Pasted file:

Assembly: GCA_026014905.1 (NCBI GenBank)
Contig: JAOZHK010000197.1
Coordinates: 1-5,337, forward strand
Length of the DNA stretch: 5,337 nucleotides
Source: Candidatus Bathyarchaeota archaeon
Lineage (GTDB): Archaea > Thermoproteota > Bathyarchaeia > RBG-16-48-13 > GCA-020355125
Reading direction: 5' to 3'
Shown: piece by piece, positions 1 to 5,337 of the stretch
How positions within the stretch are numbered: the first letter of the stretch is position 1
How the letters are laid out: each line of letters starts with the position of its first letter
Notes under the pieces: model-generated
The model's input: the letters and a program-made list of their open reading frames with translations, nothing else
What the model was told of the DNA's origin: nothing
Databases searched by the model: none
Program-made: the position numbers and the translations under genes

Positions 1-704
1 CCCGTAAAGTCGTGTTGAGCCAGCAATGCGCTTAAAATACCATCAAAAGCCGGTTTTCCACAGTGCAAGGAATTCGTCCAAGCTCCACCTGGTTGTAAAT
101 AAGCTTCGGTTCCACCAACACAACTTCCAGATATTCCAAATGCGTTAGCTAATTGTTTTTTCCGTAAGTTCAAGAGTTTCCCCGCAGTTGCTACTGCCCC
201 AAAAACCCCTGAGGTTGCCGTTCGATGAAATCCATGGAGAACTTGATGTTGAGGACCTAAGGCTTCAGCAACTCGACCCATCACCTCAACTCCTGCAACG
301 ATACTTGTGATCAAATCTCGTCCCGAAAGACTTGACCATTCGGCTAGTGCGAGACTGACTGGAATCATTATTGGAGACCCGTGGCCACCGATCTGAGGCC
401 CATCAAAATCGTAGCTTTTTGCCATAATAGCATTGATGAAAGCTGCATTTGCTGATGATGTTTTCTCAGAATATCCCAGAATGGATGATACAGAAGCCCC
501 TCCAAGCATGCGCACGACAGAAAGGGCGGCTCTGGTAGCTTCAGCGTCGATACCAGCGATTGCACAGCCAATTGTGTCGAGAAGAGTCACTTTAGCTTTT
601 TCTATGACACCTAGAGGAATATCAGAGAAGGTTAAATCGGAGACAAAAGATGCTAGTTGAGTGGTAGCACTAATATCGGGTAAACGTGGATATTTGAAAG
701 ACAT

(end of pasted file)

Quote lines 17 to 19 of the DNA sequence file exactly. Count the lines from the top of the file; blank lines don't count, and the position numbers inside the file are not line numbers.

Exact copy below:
1 CCCGTAAAGTCGTGTTGAGCCAGCAATGCGCTTAAAATACCATCAAAAGCCGGTTTTCCACAGTGCAAGGAATTCGTCCAAGCTCCACCTGGTTGTAAAT
101 AAGCTTCGGTTCCACCAACACAACTTCCAGATATTCCAAATGCGTTAGCTAATTGTTTTTTCCGTAAGTTCAAGAGTTTCCCCGCAGTTGCTACTGCCCC
201 AAAAACCCCTGAGGTTGCCGTTCGATGAAATCCATGGAGAACTTGATGTTGAGGACCTAAGGCTTCAGCAACTCGACCCATCACCTCAACTCCTGCAACG